16. A method according to claim 14 wherein the tension is smaller than one third of the breaking load of the elongated metal element.
17. A method according to claim 14 wherein the length of the n preceding windings is increased by
(a) providing holding means which are located radially outward of the spool;
(b) positioning said holding means under the trailing end;
(c) rotating said holding means relatively to the spool in the winding direction over n+1 turns;
(d) moving the final winding from said holding means so that only the n preceding windings remain on said holding means.
18. An apparatus for winding an elongated element in a plurality of windings onto a spool;
the plurality of windings ending with a final winding and n windings preceding the final winding;
n being greater than or equal to one;
the final winding comprising a beginning part, a middle part, and a trailing end, wherein the final winding has a radius of curvature of at leaset 45 mm;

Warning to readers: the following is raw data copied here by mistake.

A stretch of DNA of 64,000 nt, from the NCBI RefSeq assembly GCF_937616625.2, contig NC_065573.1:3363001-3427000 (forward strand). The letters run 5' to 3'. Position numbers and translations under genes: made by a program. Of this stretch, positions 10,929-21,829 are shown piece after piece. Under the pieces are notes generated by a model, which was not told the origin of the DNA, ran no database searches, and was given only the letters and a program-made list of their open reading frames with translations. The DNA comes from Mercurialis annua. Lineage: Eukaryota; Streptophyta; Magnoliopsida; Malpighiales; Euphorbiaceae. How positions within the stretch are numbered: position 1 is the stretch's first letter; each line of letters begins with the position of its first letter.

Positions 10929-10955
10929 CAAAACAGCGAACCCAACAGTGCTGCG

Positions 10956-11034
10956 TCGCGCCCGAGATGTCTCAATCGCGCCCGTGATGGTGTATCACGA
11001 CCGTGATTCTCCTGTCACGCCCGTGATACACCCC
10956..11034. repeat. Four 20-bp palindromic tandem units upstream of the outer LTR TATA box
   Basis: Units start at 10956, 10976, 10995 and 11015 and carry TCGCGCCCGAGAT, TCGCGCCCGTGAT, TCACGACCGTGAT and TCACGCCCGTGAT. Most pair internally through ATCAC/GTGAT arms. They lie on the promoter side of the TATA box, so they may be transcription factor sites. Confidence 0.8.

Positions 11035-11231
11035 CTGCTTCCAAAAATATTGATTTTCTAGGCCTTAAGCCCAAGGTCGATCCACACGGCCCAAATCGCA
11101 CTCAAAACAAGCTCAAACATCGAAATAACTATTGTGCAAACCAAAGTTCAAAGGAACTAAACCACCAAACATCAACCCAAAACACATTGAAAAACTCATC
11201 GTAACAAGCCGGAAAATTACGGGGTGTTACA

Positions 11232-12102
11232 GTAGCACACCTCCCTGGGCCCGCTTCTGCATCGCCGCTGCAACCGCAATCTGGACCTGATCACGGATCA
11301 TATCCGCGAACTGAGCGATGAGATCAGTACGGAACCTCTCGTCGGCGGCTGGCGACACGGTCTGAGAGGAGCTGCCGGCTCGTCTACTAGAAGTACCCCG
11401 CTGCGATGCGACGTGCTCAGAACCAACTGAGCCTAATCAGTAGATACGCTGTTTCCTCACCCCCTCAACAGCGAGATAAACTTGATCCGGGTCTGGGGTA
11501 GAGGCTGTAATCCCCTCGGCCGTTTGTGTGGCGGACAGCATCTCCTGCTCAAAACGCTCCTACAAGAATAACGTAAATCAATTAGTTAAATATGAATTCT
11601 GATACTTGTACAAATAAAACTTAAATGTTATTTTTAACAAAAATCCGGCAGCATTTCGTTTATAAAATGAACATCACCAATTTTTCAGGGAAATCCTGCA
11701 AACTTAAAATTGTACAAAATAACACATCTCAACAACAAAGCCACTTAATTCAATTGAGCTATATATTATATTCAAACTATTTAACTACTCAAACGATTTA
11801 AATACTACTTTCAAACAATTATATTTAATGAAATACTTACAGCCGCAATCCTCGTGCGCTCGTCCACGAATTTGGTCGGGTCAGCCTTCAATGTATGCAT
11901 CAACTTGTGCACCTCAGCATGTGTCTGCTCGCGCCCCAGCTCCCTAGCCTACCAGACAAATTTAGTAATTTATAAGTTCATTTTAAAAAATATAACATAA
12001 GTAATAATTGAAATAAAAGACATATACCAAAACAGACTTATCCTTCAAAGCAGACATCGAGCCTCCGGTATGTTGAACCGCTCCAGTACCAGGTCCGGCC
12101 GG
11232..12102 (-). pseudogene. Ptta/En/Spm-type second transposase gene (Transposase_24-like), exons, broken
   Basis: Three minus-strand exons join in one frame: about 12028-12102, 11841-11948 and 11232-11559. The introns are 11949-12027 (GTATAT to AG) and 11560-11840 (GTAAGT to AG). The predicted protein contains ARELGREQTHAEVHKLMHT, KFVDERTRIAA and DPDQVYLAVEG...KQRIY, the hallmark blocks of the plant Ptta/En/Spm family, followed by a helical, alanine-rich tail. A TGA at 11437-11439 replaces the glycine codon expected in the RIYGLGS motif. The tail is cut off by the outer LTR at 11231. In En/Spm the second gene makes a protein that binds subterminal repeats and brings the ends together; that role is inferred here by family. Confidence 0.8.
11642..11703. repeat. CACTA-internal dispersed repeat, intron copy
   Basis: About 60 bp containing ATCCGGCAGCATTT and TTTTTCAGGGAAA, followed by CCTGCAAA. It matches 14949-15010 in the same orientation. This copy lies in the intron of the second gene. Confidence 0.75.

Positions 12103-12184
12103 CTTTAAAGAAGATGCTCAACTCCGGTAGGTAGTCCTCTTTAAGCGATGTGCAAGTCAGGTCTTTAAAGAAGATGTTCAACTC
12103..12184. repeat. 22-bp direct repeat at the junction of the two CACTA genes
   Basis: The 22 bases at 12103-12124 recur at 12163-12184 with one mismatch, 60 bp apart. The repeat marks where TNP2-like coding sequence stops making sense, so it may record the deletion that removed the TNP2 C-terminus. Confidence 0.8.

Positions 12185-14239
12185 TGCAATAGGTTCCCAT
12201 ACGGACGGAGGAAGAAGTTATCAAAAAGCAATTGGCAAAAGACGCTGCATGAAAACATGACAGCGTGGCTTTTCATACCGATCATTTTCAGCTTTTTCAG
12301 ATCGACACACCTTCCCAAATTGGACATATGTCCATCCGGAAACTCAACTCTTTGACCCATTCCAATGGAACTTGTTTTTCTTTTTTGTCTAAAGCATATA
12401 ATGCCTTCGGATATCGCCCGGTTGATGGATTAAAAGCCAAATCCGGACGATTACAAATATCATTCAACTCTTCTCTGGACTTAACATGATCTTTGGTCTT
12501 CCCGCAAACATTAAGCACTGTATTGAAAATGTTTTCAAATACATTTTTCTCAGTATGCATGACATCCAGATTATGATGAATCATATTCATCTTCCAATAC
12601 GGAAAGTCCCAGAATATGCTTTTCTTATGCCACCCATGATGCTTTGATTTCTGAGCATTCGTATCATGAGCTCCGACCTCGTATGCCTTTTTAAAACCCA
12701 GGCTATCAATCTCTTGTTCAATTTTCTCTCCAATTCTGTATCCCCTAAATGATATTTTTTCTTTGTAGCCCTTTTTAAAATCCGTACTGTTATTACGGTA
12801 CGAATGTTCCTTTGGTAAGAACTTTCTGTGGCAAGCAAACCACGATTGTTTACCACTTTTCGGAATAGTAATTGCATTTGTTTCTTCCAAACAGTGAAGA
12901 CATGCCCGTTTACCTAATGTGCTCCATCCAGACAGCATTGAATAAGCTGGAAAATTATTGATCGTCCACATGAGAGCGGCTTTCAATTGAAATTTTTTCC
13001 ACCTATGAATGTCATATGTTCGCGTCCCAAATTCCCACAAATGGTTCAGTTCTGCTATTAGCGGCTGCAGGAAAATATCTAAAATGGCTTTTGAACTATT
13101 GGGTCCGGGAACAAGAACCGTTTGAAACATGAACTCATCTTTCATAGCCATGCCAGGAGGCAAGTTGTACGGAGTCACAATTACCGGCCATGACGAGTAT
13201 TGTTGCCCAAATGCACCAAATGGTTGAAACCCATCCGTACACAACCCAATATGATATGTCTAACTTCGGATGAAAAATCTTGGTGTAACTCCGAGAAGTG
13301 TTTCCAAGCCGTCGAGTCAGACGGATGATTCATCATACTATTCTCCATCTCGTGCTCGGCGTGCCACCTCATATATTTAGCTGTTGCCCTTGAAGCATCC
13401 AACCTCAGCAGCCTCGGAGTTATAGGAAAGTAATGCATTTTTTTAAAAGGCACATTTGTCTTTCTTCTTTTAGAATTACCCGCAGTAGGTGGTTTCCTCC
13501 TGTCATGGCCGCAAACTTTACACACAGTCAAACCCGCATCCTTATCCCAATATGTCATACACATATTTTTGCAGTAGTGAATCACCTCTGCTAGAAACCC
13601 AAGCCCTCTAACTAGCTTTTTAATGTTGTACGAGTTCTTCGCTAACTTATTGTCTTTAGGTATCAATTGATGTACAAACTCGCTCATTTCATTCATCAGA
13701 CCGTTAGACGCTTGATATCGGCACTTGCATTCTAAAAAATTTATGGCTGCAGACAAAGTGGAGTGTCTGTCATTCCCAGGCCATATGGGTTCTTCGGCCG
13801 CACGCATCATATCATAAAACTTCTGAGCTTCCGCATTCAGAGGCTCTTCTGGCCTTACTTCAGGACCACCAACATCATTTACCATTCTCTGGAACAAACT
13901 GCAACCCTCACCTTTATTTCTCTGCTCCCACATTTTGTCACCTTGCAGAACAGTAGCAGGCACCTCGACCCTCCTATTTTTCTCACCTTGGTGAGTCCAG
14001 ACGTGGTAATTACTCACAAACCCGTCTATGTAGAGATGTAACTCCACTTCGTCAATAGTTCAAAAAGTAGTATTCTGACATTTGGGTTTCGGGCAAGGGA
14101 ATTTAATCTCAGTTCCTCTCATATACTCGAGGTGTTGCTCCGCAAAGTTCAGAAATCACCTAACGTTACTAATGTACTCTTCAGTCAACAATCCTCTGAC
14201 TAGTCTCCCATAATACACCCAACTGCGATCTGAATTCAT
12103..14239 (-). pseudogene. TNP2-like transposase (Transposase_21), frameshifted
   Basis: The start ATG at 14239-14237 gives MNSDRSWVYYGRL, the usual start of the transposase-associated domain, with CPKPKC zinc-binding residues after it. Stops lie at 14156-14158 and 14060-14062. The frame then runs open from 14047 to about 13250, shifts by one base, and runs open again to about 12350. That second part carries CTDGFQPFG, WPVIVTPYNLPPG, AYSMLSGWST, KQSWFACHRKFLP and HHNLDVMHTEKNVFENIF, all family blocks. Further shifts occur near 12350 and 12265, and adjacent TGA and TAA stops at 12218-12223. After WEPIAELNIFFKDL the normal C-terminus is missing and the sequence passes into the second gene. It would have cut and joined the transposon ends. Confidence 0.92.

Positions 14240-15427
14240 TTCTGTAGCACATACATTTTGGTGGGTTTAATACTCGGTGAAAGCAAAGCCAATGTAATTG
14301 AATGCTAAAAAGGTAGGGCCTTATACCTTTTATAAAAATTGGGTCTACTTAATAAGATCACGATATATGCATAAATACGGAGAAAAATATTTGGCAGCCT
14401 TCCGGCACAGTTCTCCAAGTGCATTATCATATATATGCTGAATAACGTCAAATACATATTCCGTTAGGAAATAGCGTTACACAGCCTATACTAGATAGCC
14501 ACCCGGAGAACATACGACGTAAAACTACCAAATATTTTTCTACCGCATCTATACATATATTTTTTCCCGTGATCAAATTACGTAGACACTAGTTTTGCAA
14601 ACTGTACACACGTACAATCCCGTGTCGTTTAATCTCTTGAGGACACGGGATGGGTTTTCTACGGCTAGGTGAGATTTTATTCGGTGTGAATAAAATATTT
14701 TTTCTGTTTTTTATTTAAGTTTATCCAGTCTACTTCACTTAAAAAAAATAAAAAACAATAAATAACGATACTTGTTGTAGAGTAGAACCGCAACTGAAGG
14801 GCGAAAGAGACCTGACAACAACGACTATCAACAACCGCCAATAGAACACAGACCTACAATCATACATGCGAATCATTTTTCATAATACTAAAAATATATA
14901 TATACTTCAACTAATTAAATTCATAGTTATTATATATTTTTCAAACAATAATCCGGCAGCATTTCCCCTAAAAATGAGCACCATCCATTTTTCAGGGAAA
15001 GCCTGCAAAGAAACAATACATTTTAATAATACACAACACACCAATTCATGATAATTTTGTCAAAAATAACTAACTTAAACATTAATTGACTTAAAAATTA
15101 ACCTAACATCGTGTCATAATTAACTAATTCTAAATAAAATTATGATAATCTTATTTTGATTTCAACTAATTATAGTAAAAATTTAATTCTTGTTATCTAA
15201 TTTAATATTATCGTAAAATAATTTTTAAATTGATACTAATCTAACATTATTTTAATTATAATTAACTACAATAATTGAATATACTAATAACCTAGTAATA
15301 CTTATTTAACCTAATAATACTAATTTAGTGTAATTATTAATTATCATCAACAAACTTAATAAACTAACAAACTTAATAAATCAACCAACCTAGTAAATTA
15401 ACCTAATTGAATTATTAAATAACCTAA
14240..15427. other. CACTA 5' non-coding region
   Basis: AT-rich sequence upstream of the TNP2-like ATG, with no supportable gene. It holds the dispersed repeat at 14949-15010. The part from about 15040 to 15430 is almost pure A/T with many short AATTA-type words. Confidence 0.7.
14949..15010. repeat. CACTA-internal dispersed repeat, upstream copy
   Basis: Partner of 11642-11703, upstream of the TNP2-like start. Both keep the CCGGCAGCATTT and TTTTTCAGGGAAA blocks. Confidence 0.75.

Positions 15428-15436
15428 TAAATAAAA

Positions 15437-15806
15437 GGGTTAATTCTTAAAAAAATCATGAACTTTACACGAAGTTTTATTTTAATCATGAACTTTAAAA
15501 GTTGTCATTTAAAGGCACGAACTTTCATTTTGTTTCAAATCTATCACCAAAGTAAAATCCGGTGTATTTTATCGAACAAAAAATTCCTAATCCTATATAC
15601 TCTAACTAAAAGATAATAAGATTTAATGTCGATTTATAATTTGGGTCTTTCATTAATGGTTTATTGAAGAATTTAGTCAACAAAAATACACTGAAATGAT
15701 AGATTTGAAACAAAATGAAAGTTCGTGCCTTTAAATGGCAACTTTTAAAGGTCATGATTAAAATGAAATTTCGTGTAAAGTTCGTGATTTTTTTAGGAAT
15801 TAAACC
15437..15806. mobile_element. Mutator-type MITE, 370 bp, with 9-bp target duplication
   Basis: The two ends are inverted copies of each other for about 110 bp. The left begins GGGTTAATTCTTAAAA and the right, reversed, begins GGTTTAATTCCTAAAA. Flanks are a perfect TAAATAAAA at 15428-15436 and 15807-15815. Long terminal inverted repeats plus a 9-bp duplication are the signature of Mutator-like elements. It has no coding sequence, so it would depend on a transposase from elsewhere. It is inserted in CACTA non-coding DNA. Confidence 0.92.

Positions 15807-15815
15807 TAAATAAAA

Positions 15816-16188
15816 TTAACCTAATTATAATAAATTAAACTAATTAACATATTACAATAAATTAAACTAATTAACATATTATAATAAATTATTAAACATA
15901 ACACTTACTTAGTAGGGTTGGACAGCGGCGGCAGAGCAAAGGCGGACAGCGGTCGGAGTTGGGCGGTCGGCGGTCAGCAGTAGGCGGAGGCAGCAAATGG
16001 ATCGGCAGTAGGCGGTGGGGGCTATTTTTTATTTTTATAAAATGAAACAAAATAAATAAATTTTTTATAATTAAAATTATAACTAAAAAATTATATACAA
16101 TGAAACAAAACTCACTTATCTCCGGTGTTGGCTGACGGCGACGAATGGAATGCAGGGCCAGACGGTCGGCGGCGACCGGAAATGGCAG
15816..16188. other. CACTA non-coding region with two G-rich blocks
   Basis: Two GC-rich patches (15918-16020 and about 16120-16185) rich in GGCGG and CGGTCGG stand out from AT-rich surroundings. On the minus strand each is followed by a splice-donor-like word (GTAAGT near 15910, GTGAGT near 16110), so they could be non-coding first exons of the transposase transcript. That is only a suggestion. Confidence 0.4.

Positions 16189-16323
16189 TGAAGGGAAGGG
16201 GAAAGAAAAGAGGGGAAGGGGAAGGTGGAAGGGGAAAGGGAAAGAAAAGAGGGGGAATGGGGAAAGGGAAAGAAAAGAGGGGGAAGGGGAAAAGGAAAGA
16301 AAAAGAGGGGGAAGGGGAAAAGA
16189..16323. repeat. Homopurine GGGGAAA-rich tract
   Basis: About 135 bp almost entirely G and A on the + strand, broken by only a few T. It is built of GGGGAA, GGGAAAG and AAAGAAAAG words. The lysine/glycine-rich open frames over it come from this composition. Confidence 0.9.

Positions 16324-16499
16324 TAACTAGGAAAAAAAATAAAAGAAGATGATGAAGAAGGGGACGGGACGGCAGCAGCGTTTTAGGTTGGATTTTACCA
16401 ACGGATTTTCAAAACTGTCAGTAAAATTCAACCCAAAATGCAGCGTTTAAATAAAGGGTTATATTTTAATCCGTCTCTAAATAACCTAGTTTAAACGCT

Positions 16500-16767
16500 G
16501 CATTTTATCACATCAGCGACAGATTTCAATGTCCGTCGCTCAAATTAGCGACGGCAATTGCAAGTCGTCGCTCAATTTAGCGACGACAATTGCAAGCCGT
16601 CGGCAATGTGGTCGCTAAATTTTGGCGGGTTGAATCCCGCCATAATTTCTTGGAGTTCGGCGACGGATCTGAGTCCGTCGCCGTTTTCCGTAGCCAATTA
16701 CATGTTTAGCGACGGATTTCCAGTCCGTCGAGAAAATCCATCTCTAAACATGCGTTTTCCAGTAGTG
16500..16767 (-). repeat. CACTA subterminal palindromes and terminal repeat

the apparatus comprising
means for holding the trailing end fixed;
means for increasing the length of the n preceding windings;
means for gripping and releasing the middle part of the final winding; and
means for decreasing the length of the n preceding windings.
19. An apparatus according to claim 18 wherein the means for gripping and releasing the middle part of the final winding are different from the means for increasing the length of the n preceding windings.
Description
BACKGROUND OF THE INVENTION

The invention relates to a spool filled with an elongated metal element which is wound onto the spool with a plurality of windings. The term "spool" also refers to a bobbin and/or a reel. The spool may be made of metal or of a synthetic material. The invention also relates to a method of and an apparatus for winding an elongated element in a plurality of windings onto a spool.

Elongated metal elements such as steel wires, non-ferro wires and steel cords are conveniently wound on spools for storage at the wire or cord manufacturers and for transport to the customers.

During the past ten years continuous efforts have been made to automate the process of winding elongated metal elements on a spool, including the step of fixing the trailing end of the elongated element, i.e. the end of the elongated element at full spool.

The design of the spool and/or the process of winding must fulfill a plurality of requirements in order to be automated appropriately.